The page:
Sorry this is so late. ( BUT NOT THIS THIS LATE. Fricking word press. I pressed “publish” TWICE but they now have this whole “are you really sure?” thing and I guess it glitched.) I’ve been fighting wicked jet-lag which is also interfering with my primary mission of finishing the first draft of Guardian.
This is why I decided to work on Thrillers today, because I’m talking structure, and they are almost exclusively a creature of structure. Sure, they’re a mystery subgenre because that’s mostly where we encounter it, but it is possible to superimpose the thriller structure on anything and everything from Urban fantasy to… well, anything.
I used it “successfully” (for a definition that says people identify it. It doesn’t work well int he series as is, and was imposed by an agent for whom thriller=bestseller structure) in All Night Awake, a Shakespearean historical fantasy.
It USUALLY requires a “known perpetrator” when doing a mystery, but Patricia Wentworth often managed to do it with unknown perpetrator, where the scenes with the “monster” give nothing away as to his identity. These can often be a mix between thriller and “psychological” mysteries, in that the reader is trying to identify which of the seemingly normal characters can act like the monster-chapters.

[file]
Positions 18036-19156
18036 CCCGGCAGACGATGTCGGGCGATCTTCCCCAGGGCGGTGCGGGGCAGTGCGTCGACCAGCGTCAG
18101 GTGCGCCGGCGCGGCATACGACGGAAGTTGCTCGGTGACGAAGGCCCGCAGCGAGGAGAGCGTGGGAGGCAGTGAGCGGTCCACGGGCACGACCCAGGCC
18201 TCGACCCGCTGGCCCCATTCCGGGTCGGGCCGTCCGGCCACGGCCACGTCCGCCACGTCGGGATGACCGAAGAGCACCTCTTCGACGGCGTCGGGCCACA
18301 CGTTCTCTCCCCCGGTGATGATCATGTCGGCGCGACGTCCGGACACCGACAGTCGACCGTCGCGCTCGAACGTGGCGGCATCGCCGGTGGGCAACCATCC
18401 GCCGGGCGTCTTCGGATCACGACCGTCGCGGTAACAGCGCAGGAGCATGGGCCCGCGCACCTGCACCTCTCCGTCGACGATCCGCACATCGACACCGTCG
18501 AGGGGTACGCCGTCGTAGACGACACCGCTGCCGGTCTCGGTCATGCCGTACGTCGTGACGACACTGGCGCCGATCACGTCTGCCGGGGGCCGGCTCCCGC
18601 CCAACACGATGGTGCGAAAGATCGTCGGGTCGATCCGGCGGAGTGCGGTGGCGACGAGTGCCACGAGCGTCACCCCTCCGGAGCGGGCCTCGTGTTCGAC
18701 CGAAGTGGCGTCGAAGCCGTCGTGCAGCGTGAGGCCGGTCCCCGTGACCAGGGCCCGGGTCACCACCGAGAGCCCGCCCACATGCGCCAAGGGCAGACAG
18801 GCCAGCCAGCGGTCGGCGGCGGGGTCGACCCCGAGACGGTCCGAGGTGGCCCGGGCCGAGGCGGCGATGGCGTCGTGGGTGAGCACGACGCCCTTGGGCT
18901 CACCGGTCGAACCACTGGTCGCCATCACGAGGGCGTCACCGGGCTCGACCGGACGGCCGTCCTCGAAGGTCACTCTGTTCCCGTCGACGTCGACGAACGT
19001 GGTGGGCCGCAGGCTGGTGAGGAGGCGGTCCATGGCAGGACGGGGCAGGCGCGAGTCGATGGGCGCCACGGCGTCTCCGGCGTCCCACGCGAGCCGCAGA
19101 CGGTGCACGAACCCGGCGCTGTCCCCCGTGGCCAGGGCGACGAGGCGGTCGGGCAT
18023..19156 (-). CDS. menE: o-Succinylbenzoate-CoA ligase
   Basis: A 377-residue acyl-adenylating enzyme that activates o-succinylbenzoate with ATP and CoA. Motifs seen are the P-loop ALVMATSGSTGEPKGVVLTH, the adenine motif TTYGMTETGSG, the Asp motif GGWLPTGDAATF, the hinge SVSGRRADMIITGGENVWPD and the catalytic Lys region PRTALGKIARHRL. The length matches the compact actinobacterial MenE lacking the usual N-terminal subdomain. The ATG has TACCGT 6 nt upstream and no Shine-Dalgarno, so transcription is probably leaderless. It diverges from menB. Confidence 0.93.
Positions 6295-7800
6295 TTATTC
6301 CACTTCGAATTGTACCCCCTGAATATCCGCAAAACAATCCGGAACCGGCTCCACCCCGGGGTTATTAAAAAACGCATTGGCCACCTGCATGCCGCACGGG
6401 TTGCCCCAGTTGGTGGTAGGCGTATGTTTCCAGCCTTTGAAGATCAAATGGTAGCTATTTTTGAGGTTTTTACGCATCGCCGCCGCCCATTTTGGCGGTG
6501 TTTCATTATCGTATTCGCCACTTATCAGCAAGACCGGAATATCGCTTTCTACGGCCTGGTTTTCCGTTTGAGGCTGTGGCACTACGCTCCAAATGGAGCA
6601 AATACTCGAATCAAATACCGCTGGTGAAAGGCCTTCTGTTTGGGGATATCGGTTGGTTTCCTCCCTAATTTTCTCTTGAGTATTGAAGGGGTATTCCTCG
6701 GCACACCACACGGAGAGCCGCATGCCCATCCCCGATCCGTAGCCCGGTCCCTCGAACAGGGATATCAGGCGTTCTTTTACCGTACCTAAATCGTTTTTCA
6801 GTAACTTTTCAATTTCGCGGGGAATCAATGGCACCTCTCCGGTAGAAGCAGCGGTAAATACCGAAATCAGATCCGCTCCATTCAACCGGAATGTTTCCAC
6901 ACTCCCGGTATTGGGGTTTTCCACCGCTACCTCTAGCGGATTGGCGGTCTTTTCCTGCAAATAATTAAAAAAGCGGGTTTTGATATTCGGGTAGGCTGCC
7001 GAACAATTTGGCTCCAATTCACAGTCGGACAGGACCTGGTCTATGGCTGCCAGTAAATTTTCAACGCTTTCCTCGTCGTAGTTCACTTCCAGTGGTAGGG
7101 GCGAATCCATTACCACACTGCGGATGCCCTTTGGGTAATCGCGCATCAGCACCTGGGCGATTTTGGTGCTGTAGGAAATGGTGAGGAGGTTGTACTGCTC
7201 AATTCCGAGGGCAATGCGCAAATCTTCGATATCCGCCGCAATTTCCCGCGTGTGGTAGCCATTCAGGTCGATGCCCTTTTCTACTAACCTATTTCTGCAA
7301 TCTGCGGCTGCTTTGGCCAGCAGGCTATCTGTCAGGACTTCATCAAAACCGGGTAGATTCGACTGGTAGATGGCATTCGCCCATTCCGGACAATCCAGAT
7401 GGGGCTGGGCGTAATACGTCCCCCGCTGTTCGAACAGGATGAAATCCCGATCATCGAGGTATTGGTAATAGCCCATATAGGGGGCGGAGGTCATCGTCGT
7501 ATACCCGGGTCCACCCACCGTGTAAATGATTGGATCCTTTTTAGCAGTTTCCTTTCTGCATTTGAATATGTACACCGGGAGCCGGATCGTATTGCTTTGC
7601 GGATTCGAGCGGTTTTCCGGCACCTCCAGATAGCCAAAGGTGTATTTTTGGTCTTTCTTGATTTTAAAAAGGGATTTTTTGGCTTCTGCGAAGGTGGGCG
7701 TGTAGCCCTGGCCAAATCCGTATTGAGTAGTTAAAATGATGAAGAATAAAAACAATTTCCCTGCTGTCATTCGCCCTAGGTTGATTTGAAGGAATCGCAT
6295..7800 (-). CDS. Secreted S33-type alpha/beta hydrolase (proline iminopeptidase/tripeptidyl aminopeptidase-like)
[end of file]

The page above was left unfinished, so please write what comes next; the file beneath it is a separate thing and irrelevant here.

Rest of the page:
Okay, so, thriller.
-Open with the “monster” (the criminal/threat/whatever) doing something horrendous. We now know his range. If your thriller is a Woman In Peril the horrendous thing he does should be to a woman. It should also be ABSOLUTELY the worst you can imagine
-Have good guys become aware of the threat. (Often in thrillers, the people pursuing/trying to stop the threat are acquainted with this particular evil.) They start trying to track it down.
-intersperse scenes of the “monster” hunting down his victim, with the victim either trying to identify the monster/going about her lawful occasions.
-in that last one, we assume you have more than one victim. Because the ultimate intended victim almost always needs to be either one of those trying to solve the crime, or the love interest/someone close to those trying to solve the crime.
However, you’re allowed to have multiple victims who look/act/have markers like the ultimate one, in order to make the threat absolutely clear. You should have the ultimate victim in the monster’s sights from the beginning, though.
– The climax should come to the victim being captured by the monster and ALMOST killed, with intervention/save at the last possible moment, after seeming near impossible. In a mystery, neutralizing the monster comes straight after unmasking/figuring out who he is/how he’s doing this, etc.
-In non-mystery situations the intended “victim” of the monster can be an entire world/magic system/government/whatever. The structure is still roughly the same.
Up next week “A bagful of non-police procedurals.”